Date Published: September 23, 2008
Publisher: Public Library of Science
Author(s): David R Karp, Shelley Carlin, Robert Cook-Deegan, Daniel E Ford, Gail Geller, David N Glass, Hank Greely, Joel Guthridge, Jeffrey Kahn, Richard Kaslow, Cheryl Kraft, Kathleen MacQueen, Bradley Malin, Richard H Scheuerman, Jeremy Sugarman
Abstract: David Karp and colleagues discuss the ethical and practical concerns that arise when data are shared in aggregated databases.
Partial Text: The goal of “personalized medicine” relies upon defining the genetic variation responsible for disease susceptibility and response to therapy . For most common human diseases, the contribution of a single sequence variant to disease susceptibility is typically small, and can only be detected with data from large numbers of people . Practically, this necessitates collaboration among investigators who either have DNA and phenotypic information previously collected, or have access to populations from which to recruit participants. It also requires that data be shared among the collaborators. Modern bioinformatics platforms have the capacity to combine datasets and store them for re-analysis. This is scientifically advantageous since it makes possible studies with enhanced validity in a cost-effective fashion. However, this data storage can complicate the already vexing practical, scientific, and ethical issues associated with gene and tissue banks. Research participants’ data may have been collected without authorization that meets today’s standards for informed consent. Research participants may not have consented to participation in genetics research in general, to inclusion in genetics databases specifically, or to use of their samples in genetic analyses that were unanticipated, unknown, or nonexistent at the time samples were collected . Participants who consented to the collection of their data for use in a particular study, or inclusion in a particular database, may not have consented to “secondary uses” of those data for unrelated research, or use by other investigators or third parties . There is concern that institutional review boards (IRBs) or similar bodies will not approve of the formation of aggregated databases or will limit the types of studies that can be done with them, even if those studies are believed by others to be appropriate, since there is a lack of consensus about how to deal with re-use of data in this manner.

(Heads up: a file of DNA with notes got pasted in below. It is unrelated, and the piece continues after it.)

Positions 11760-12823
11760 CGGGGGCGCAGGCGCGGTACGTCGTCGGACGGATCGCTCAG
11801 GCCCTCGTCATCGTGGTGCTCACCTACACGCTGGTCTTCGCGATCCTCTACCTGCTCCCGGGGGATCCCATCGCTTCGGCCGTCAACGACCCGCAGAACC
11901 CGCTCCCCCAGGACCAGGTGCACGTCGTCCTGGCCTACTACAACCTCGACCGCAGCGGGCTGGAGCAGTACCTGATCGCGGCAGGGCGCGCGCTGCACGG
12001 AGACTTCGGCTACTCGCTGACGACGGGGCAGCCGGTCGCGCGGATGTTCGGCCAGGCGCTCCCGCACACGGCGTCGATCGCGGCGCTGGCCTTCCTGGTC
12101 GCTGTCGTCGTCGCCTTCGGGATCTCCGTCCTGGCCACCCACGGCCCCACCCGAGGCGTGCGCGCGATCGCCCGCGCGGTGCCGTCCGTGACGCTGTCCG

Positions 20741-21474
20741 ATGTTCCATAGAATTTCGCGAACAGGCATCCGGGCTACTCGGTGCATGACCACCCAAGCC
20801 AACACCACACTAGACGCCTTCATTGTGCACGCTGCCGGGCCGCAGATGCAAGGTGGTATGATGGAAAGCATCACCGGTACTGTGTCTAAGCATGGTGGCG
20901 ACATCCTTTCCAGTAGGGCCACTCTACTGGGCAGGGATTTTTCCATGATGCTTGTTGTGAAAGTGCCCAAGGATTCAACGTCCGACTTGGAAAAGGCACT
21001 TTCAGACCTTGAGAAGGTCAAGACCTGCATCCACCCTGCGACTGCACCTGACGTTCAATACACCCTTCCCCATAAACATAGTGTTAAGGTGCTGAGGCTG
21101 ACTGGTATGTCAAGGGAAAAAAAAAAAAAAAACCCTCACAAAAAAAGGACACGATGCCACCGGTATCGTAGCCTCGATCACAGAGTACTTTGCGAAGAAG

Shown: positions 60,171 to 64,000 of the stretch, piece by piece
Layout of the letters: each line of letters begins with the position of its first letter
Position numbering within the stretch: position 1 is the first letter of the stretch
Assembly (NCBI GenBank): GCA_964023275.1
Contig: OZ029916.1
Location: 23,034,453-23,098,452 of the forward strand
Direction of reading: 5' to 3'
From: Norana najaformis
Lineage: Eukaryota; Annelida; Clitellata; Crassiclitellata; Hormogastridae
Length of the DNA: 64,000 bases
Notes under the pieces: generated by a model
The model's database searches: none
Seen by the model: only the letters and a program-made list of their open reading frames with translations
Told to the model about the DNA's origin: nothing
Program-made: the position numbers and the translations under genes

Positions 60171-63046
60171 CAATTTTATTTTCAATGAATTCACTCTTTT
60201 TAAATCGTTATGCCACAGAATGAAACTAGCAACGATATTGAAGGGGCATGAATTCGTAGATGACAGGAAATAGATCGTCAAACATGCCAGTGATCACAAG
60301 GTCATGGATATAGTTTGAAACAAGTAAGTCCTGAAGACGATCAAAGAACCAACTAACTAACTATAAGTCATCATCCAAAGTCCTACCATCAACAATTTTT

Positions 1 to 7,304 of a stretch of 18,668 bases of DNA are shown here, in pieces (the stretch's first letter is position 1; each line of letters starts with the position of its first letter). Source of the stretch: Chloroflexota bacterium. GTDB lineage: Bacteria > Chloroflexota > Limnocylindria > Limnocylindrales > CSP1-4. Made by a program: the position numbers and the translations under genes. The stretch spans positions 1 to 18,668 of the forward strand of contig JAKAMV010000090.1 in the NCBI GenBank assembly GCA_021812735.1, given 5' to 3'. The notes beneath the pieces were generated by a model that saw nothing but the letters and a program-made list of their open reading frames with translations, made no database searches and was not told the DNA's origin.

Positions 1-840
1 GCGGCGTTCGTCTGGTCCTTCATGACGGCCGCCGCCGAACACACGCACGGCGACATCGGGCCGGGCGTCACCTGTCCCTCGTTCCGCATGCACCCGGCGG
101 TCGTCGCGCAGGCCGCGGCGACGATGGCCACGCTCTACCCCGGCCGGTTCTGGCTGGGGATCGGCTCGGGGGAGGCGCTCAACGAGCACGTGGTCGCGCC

Two of the authors (DRK and JS) organized the two-day meeting. Potential participants who were known to the organizers either as stakeholders in ImmPort or for their work in the fields of research methodology and regulation were invited to participate. These included NIH program staff working with ImmPort, bioethicists, NIH-supported researchers who would be required to submit data to ImmPort, and content experts. We sought people with expertise in the areas of informed consent, protection of vulnerable populations, privacy protections, research regulation, and intellectual property. Lay members of the University of Texas Southwestern Medical Center IRB and research participants were also included. A total of 32 people were invited, and 20 participated. Six discussants were asked to present the issues and controversies relating to three general themes: Assuring Data Privacy and Security, Informed Consent, and Challenges of Collaboration. Audio recordings of the presentations and discussion, including controversial issues and dissenting opinions, were prepared for reference. After the presentations and discussion by all participants, the major concepts were summarized by the organizers along with a listing of problem areas and possible solutions, which were discussed in detail by the entire group. Consensus on the recommendations was achieved and refined through a collaborative writing process by all authors. The strengths of this meeting include the focus on a particular research topic, the ImmPort project, with potential wide applicability to similar initiatives, by a small group of persons with relevant expertise. The weakness of this method is also related to these aspects, as the selected participants may not have addressed all possible pitfalls in database aggregation and sharing.
The panel developed seven broad recommendations, which are summarized in Box 1.
While there is considerable activity focused on providing public access to clinical trial data and on merging multiple databases, a set of best practices for this type of research is clearly needed. It is hoped that the recommendations offered here will facilitate scientifically and ethically sound research. Since it is unlikely that the issues and proposed solutions described here will be static over time, they will need to be reviewed periodically. The consistency of data sharing and data protection must be evaluated and maintained. Data protection standards will evolve, and a methodology that was appropriate at one time may not be appropriate later. Equally likely to change are standards imposed by the user community and donor-participant community, and privacy protection methods will need to reflect those changes in order to retain the trust of all stakeholders. This is necessary to help realize the potential for personalized medicine.